Drinks tray on the bookshelves - brilliant!
I think that pile of books could crush a small child - but what a way to go...
love the organised chaos
Way too formal for me but I can't go past a secret door!
All images via Pinterest.

Unfortunately there's no room for a library in our house. We are however getting bookshelves installed in the dining room. The final measurements have been taken and they should hopefully be installed in the next couple of weeks.

Bookshelves to be installed on both sides and over passageway

We'll finally be able to get our books out of the cupboard!


Friday, April 13, 2012

Boys beds

I've started giving some thought to new beds for the boys. Eoin is really overdue an upgrade from his toddler bed as he barely fits in. But as usual while there are many lovely styles for girls the selection is a bit more limited for boys. I was thinking of getting something in white like this "Drover" bed from Snooze..

But then I found this gorgeous "Oscar" bed by Incy Interiors over at My First Room. I love it! It's gorgeous and whimsical. It's also a lot more expensive than the other bed ...  I think I have to head over to Bulimba tomorrow to check it out in the flesh.

Here's a question though: what colour walls would suit? I was going to go blue/green shade and of course with a white bed any shade would suit (we have timber floors).

But what shade would suit the dark brown bed frame?

I'm home alone with the boys this weekend as R is at a conference down in Melbourne.  I dragged the poor boys to the Woolloongabba Antiques Centre but they discovered a Pac Man games table so they were happy and I actually got to browse!


Tuesday, April 10, 2012

Easter Holidays

We just got back from four glorious days at Straddie (Stradbroke Island). Straddie is an island in Moreton Bay just off the Brisbane shore.  You catch the barge from Cleveland (on the outskirts of Brisbane) and 45 mins later you are on paradise!

This is the second year that we've spent the Easter long weekend at a house on the highest point of Point Lookout.  The view is spectacular.  Thanks to the northerly aspect you get to see both the sunrise and sunset from up on the whale watching tower (no whales this time of year though).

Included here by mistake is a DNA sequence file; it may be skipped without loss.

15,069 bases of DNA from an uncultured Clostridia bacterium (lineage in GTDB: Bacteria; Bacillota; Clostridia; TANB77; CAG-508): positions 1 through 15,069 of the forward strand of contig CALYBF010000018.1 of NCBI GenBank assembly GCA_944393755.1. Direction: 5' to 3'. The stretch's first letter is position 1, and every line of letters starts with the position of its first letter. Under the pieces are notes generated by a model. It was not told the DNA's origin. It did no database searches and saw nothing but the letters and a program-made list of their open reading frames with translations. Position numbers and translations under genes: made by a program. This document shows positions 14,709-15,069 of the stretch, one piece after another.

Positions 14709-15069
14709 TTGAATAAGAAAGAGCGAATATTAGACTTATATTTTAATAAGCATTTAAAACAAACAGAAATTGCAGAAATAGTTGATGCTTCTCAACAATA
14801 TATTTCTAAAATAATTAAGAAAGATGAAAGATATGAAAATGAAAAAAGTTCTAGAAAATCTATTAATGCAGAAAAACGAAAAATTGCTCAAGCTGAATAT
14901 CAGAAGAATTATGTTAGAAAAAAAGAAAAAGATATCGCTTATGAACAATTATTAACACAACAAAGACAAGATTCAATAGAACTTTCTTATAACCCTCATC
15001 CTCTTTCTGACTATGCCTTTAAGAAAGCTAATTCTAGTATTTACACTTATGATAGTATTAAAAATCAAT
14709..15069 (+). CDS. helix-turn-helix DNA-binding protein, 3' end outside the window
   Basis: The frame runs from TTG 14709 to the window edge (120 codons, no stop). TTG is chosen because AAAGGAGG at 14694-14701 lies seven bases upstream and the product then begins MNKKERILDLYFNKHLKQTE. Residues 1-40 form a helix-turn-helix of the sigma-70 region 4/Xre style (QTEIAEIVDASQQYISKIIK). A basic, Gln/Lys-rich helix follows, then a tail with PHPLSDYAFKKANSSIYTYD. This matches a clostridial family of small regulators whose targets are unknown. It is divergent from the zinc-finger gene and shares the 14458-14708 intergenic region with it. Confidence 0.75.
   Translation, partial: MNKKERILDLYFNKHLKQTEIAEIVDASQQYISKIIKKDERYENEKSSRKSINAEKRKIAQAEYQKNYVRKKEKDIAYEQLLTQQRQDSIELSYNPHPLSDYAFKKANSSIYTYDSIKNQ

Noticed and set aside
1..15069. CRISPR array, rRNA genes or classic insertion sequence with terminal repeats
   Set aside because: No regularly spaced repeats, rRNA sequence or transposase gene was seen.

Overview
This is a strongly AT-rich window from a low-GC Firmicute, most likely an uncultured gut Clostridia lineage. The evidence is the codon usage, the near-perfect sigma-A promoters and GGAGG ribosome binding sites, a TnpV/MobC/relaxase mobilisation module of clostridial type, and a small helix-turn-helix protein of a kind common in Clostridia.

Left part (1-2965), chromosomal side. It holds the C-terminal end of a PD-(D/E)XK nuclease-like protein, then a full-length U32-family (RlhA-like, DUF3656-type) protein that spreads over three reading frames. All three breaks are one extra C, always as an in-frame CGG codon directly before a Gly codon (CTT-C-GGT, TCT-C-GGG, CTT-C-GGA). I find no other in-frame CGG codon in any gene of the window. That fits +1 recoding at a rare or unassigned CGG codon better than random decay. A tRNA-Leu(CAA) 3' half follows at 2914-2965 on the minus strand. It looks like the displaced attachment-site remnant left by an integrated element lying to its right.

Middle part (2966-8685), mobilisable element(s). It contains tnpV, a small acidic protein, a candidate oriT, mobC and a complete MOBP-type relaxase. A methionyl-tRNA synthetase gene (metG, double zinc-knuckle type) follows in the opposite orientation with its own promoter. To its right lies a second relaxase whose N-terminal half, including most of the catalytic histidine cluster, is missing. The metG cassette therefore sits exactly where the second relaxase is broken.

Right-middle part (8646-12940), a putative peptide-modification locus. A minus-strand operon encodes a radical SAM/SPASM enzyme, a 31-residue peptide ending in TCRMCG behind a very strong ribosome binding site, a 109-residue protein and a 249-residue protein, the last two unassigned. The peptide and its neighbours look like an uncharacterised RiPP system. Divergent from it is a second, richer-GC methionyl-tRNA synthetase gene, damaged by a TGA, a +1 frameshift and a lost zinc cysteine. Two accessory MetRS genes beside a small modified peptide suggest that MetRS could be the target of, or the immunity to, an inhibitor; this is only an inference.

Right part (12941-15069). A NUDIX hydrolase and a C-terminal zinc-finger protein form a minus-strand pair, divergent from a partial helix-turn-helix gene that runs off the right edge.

We stayed with a group of 10 adults and 4 children spread over two houses.  Lots of good company, big communal meals and happy children.  There is something so special about the beach for little kids - and mine had a fantastic time.

On a more adventurous note I went Scuba diving for the first time since 1998!  On our first morning I went out with friends. Unfortunately the swell was huge and diving conditions a bit difficult with a very strong surge and current.  I was quite nervous on the first dive but managed to relax and enjoy the second.  Saw a green turtle and a leopard shark, reef manta and gorgeous brightly coloured fish. Amazing experience and will try to do it a bit more regularly from now on.

So now we're back at work, living off the sunny memories of a wonderful weekend.  I hope Straddie at Easter is going to become a family tradition!

Wednesday, April 4, 2012

Missing the northern spring

For those of you who don't know, from 1998 - 2003 I lived in Europe. Mainly in Ireland but also in England and Greece. There are many things I miss about living in Europe and here are a few:

1. The seasons especially spring and autumn.

Photos by Ben Pentreath
 The thrill of the first daffodils after a long dark winter, the blossoming coconut scented gorse, the carpet of bluebells and bright green buds on trees. The spindly legged ponies and black-nosed lambs.

 And in autumn, the wonderful colours as the leaves turned.

I've been seeing these wonderful photos of spring lately. Some gorgeous ones from my sister-in-law Debbie Watkins, on the west coast of Ireland and these from blogger Ben Pentreath in England.

Photo by Debbie Watkins

2. Cobbled streets - even though they are lethal in heels, town squares and piazzas. History at every turn.

3. Getting on a plane for two hours and emerging somewhere completely different. Different landscape, food, language, architecture.

Had dinner here December 2009!   image from Skycraper City

4. Cosy pubs with open fires.

We"ll hopefully make it over next year but in the meantime I'm yearning for a northern spring...